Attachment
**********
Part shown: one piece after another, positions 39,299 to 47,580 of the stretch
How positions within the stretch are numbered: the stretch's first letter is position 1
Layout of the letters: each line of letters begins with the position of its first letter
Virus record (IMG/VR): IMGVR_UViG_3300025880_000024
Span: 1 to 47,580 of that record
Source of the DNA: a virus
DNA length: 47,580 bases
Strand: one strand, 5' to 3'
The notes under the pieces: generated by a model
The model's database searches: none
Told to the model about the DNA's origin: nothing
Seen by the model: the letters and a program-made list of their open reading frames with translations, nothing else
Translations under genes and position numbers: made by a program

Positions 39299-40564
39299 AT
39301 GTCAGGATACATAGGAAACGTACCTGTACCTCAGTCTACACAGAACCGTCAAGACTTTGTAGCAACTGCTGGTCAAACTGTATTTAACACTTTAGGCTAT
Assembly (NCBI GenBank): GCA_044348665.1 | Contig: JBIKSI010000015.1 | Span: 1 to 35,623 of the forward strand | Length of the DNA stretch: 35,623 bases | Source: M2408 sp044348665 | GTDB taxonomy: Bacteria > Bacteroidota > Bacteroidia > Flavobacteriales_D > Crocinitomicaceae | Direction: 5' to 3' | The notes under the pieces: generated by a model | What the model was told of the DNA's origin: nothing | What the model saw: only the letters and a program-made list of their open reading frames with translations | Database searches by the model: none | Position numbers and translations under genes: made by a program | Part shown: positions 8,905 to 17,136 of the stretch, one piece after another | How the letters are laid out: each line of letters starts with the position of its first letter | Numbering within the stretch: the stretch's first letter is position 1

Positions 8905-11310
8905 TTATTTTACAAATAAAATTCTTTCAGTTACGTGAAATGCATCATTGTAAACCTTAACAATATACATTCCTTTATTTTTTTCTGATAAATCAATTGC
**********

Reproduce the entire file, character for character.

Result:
Part shown: one piece after another, positions 39,299 to 47,580 of the stretch
How positions within the stretch are numbered: the stretch's first letter is position 1
Layout of the letters: each line of letters begins with the position of its first letter
Virus record (IMG/VR): IMGVR_UViG_3300025880_000024
Span: 1 to 47,580 of that record
Source of the DNA: a virus
DNA length: 47,580 bases
Strand: one strand, 5' to 3'
The notes under the pieces: generated by a model
The model's database searches: none
Told to the model about the DNA's origin: nothing
Seen by the model: the letters and a program-made list of their open reading frames with translations, nothing else
Translations under genes and position numbers: made by a program

Positions 39299-40564
39299 AT
39301 GTCAGGATACATAGGAAACGTACCTGTACCTCAGTCTACACAGAACCGTCAAGACTTTGTAGCAACTGCTGGTCAAACTGTATTTAACACTTTAGGCTAT
Assembly (NCBI GenBank): GCA_044348665.1 | Contig: JBIKSI010000015.1 | Span: 1 to 35,623 of the forward strand | Length of the DNA stretch: 35,623 bases | Source: M2408 sp044348665 | GTDB taxonomy: Bacteria > Bacteroidota > Bacteroidia > Flavobacteriales_D > Crocinitomicaceae | Direction: 5' to 3' | The notes under the pieces: generated by a model | What the model was told of the DNA's origin: nothing | What the model saw: only the letters and a program-made list of their open reading frames with translations | Database searches by the model: none | Position numbers and translations under genes: made by a program | Part shown: positions 8,905 to 17,136 of the stretch, one piece after another | How the letters are laid out: each line of letters starts with the position of its first letter | Numbering within the stretch: the stretch's first letter is position 1

Positions 8905-11310
8905 TTATTTTACAAATAAAATTCTTTCAGTTACGTGAAATGCATCATTGTAAACCTTAACAATATACATTCCTTTATTTTTTTCTGATAAATCAATTGC